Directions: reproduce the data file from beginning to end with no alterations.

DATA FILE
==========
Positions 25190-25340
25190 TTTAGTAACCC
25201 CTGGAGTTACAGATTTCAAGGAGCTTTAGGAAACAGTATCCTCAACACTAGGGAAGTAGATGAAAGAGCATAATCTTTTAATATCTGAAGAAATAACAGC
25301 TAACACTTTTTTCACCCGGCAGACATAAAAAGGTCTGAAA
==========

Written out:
Positions 25190-25340
25190 TTTAGTAACCC
25201 CTGGAGTTACAGATTTCAAGGAGCTTTAGGAAACAGTATCCTCAACACTAGGGAAGTAGATGAAAGAGCATAATCTTTTAATATCTGAAGAAATAACAGC
25301 TAACACTTTTTTCACCCGGCAGACATAAAAAGGTCTGAAA